This DNA “packaging” in the form of chromatin plays a key role in the regulation of gene expression. The nucleoprotein inside cells serves as a docking site for the different proteins and enzymes and their interactions required for DNA replication, transcription, recombination, and repair.
This lesson introduces students to the emerging field of epigenetics. Epigenetics literally means “on top of or in addition to genetics,” and is the study of changes in gene expression not accompanied by alterations in DNA sequence. In parallel to the term genome, which defines the complete set of genetic information contained in the DNA of an organism, epigenome refers to the complete set of epigenetic pathways in an organism. Epigenetic modifications to DNA exert profound influences on gene activity. For example, studies suggest that epigenetic variation may be responsible for subtle differences in appearance and behavior of identical twins. Identical twins are more epigenetically similar early in life but show remarkable divergence with age.
Epigenetic pathways such as DNA methylation and histone modifications interact with each other to regulate expression of genes. One of the most common and well-characterized epigenetic pathways is DNA methylation. DNA methylation occurs when an enzyme called a methyltransferase covalently attaches a methyl (-CH3) group to a cytosine base that is adjacent to a guanine base (see Figure 1). Such sites where a cytosine is adjacent to guanine via a phosphodiester bond are called CpG sites. Scientists have observed that DNA methylation occurs predominately along places on the DNA strand that are rich in CpG pairs. One type of CpG-rich region is a CpG island. CpG islands are associated with approximately 60-70% of mammalian genes, and most CpG islands are unmethylated in normal mammalian cells. Thus, changes in methylation patterns at CpG islands can interfere with normal gene expression by altering the transcriptional competency of a gene’s promoter. Genes that are essential for a cell’s function are not methylated. In contrast, inactive genes are usually methylated to suppress their expression.
While DNA methylation is involved in normal control of gene expression, changes in the extent of DNA methylation can contribute to cancer or disease by silencing genes that that should otherwise be active or expressed or by causing expression of genes that are usually inactive. Methylation is one mechanism for suppressing (or silencing) gene transcription by preventing one or more transcription factors (TF) and thus RNA polymerase from accessing a gene’s promoter which is required for transcribing DNA into RNA (see Figure 2).
The histone proteins that hold DNA tightly wound inside each cell can also be modified by methylation or other modifications such as acetylation or phosphorylation. When too much or too little of a given histone modification occurs, it affects a gene’s expression and consequently its function, which causes unwanted alterations in the cell, potentially resulting in disease.
Epigenetic modifications can be maintained and inherited by daughter cells during mitosis and to a lesser extent during meiosis. Therefore, epigenetic modifications that occur in utero can be passed on to subsequent generations. Environmental factors such as exposure to heavy metals (arsenic, nickel) and cigarette smoke, and dietary factors such as vitamin and folate deficiencies have been linked to abnormal changes in epigenetic pathways, suggesting that an individual’s environment plays an important role in shaping their epigenome. Epigenetic changes have been observed in different stages of cancer progression, in the process of aging, and in other human diseases such as Alzheimer’s disease, diabetes and obesity.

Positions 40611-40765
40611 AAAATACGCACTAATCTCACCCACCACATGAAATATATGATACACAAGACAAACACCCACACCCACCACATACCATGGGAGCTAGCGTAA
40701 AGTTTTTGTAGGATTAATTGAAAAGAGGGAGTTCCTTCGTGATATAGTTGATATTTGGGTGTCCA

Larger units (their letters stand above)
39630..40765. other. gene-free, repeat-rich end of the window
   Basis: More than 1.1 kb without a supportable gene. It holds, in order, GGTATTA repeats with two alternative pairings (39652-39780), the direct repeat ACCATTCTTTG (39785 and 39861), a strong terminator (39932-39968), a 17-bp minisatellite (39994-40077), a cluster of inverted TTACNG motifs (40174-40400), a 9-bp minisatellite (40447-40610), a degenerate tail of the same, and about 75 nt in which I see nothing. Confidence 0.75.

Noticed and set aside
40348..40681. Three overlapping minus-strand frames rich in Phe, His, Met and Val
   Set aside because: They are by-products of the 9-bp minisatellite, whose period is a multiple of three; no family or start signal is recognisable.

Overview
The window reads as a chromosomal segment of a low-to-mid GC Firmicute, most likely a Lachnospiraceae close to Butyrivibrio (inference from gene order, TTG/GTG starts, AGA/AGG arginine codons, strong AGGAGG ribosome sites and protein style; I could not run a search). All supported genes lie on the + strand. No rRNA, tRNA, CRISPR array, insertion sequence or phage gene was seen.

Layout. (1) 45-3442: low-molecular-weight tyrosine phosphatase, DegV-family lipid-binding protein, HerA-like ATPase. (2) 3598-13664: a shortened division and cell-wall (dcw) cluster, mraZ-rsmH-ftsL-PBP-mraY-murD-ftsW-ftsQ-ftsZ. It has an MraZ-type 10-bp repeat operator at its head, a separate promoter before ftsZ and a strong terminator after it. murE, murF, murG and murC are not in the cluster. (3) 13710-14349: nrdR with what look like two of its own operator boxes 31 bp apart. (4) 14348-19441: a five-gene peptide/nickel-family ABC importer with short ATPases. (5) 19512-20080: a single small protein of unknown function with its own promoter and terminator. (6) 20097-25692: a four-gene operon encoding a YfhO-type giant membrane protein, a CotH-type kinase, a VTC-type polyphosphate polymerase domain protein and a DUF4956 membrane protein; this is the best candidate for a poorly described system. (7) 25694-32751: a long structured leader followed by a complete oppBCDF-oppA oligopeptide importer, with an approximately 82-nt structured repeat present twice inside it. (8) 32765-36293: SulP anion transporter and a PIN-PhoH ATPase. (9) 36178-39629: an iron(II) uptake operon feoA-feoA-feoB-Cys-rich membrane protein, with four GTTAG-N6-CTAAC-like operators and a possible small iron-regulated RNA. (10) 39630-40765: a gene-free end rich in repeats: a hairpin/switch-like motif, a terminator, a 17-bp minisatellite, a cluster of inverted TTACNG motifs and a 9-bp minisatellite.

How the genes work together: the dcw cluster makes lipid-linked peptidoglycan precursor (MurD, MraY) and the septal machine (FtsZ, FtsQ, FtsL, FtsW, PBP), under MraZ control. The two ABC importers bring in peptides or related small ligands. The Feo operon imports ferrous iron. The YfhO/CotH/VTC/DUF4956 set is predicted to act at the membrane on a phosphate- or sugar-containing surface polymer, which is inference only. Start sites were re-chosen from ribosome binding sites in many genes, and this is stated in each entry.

In A Tale of Two Mice, the narrator discusses the difference in coat color between two genetically identical mice. The obese, yellow mouse has an unmethylated Agouti gene, which is constantly being expressed (when it normally should be “off ” or silenced), while her sister, the brown mouse, has a methylated Agouti gene that has permanently been turned “off ” and thus is not expressed. Although genetically identical in terms of the DNA sequences they’ve inherited from their mother and father (the mice are inbred), epigenetic modifications have led one mouse to be overweight and more susceptible to diabetes and cancer. This difference in gene expression between the genetically identical mice can be attributed to differential gene expression as a result of epigenetic modifications.
Definitions for the terms below were obtained from the National Institute of Health, Genetics Home Reference Handbook.
- refers to heritable changes in the regulation of the expression of gene activity without alteration of genetic structure
- epigenetic modifications
- chemical compounds (e.g. methyl groups) that are added to single genes can regulate their activity; these modifications are known as epigenetic changes. These chemical “tags” can remain in place as cells divide and in some cases can be inherited through generations
- refers to all of the chemical compounds that have been added to the entirety of one’s DNA (genome) as a way to regulate the activity (expression) of all the genes within the genome. Environmental influences, such as a person’s diet and exposure to pollutants, can also impact the epigenome
- small molecules called methyl groups, each consisting of one carbon atom and three hydrogen atoms, are covalently attached to segments of DNA by an enzyme known as a methyltransferase. When methyl groups are added to a particular gene, that gene is turned off or silenced, and no protein is produced from that gene.
- refers the enzyme that covalently attaches a methyl group to DNA
Bob Weinhold. Epigenetics: The Science of Change. Environmental Health Perspectives. 2006.
National Human Genome Research Institute, Epigenetics Fact Sheet.
National Institute of Health, Genetics Home Reference Handbook.
NIH Common Fund, Epigenomics.
NOVA, Ghost in Your Genes.
Scitable by Nature Education, Epigentic Influences and Disease.
University of Utah, Genetic Science Learning Center, Epigenetics.
- Dolinoy, Dana C., Jennifer R. Wedigman, Robert A. Waterland and Randy L. Jirtle. “Maternal Genistein Alters Coat Color and Protects Avy mouse Offspring from Obesity by Modying the Fetal Epigenome.” Environmental Health Perspectives, 114, no. 4 (2006):567–572. Accessed February 6, 2013. http://www.ncbi.nlm.nih.gov/pmc/articles/PMC1440782/
- Wade, Paul and Trevor Archer. “Epigenetics: Environmental Instructions for the Genome.” Environmental Health Perspectives, 114, no. 3 (2006):A140–A141. Accessed February 6, 2013. http://www.ncbi.nlm.nih.gov/pmc/articles/PMC1392246/
- This lesson was reviewed by:
- Dana Dolinoy, PhD
University of Michigan
- Rebecca Fry, PhD
University of North Carolina at Chapel Hill Superfund Research Program
- Banalata Sen, PhD, Audrey Pinto, PhD, Susan Booker, Dorothy Ritter
Environmental Health Perspectives
- North Carolina Essential Standards
- Science (2010)